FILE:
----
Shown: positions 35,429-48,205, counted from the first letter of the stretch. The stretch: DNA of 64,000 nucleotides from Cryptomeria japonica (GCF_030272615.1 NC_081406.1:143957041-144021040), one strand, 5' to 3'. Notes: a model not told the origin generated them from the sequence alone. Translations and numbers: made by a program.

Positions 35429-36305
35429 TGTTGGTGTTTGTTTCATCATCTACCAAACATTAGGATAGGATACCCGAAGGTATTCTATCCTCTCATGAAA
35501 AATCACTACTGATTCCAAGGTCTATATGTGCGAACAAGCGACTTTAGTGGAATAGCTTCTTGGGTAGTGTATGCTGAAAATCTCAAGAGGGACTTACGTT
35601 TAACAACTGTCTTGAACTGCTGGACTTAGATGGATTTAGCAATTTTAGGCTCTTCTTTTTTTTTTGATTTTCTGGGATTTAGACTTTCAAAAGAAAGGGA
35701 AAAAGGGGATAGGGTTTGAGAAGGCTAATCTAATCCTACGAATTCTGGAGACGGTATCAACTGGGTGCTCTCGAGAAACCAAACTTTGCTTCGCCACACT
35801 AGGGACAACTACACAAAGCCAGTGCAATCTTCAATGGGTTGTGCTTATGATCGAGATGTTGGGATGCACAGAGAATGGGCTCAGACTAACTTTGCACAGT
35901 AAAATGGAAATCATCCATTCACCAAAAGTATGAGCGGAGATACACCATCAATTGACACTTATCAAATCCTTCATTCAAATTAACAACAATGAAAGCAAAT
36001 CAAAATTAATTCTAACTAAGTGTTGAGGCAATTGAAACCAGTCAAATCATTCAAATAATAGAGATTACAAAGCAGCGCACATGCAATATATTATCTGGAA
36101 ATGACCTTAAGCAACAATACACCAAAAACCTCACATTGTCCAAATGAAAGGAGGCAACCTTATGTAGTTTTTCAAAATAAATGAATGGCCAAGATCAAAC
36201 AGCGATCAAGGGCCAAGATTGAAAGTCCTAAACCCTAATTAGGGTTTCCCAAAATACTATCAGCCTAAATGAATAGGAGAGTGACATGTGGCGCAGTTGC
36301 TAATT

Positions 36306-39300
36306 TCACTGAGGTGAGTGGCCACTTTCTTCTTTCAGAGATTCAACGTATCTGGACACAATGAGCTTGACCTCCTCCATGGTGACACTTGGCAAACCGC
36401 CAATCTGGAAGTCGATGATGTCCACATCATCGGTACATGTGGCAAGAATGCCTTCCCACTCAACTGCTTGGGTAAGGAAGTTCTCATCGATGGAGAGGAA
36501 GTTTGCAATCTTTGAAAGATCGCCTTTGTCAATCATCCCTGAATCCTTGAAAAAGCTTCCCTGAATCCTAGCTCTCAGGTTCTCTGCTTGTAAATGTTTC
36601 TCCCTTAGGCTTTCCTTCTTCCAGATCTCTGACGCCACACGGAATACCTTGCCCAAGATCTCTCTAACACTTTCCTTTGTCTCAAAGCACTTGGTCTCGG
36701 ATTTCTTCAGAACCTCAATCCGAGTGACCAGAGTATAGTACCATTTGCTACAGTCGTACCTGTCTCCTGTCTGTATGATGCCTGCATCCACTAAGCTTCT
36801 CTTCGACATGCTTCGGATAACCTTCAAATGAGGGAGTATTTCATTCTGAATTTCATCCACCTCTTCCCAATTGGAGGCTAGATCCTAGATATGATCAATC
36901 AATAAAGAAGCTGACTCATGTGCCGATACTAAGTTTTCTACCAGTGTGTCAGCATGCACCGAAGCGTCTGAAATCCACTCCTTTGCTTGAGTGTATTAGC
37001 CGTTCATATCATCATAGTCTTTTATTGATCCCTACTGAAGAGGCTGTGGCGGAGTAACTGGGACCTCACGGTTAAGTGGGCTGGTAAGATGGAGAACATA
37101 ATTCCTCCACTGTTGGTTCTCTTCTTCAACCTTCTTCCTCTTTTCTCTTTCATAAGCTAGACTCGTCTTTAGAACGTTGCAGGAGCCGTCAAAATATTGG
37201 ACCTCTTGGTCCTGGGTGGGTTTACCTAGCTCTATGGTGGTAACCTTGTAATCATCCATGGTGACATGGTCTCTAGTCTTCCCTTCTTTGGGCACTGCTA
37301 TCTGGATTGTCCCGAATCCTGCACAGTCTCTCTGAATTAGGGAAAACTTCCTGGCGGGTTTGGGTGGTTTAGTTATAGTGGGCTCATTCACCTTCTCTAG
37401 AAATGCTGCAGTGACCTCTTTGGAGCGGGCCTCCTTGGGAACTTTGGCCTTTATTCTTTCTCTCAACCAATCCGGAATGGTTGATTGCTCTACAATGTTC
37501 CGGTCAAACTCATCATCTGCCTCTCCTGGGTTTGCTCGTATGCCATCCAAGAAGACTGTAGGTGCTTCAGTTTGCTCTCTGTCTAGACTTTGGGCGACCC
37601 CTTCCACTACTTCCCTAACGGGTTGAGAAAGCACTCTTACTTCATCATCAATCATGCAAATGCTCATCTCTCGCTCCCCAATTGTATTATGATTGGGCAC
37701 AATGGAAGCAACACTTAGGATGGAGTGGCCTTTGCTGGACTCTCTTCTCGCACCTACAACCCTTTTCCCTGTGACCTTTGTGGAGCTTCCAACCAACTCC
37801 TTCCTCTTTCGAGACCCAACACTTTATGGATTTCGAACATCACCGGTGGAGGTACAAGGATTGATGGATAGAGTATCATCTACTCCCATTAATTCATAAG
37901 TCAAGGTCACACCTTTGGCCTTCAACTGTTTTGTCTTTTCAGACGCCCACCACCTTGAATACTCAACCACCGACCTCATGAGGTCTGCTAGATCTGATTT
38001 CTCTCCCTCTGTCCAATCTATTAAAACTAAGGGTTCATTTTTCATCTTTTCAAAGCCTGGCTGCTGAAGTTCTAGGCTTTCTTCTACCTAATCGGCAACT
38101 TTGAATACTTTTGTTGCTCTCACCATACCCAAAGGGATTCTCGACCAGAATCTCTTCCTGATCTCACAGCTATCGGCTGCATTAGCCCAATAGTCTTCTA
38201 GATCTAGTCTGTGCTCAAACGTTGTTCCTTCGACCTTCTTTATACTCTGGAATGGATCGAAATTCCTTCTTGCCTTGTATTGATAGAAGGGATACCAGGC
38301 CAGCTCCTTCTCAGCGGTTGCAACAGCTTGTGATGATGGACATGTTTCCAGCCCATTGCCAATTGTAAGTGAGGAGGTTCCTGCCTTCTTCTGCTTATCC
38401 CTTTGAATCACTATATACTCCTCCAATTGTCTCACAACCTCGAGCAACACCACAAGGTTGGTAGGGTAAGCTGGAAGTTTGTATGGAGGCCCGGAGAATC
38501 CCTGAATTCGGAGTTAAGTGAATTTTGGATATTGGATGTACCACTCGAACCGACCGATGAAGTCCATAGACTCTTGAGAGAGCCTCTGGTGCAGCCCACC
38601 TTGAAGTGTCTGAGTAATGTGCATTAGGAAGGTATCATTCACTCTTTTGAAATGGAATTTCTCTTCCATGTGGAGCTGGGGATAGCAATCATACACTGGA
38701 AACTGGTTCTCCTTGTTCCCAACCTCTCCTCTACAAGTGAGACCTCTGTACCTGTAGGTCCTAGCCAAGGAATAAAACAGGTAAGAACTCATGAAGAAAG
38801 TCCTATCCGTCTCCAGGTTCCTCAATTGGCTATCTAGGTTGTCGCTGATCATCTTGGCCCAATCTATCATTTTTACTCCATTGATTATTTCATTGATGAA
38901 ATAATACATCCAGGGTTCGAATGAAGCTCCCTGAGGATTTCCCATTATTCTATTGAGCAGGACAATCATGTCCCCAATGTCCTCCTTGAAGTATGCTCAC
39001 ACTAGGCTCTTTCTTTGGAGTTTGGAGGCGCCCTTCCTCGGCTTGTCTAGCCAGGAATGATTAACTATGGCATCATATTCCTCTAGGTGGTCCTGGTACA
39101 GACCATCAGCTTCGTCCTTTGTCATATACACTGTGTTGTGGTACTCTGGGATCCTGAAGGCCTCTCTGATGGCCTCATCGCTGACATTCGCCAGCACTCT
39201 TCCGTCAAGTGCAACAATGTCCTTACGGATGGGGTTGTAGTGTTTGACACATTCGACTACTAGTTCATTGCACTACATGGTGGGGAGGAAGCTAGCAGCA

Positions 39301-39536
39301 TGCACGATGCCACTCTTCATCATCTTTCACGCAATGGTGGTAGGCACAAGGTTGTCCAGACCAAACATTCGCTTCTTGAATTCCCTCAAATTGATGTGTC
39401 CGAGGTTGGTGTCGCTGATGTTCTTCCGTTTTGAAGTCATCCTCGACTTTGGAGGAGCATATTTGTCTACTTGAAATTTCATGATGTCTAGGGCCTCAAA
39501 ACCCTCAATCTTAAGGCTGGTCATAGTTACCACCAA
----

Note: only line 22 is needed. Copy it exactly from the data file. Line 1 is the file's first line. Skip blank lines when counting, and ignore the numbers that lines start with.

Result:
37101 ATTCCTCCACTGTTGGTTCTCTTCTTCAACCTTCTTCCTCTTTTCTCTTTCATAAGCTAGACTCGTCTTTAGAACGTTGCAGGAGCCGTCAAAATATTGG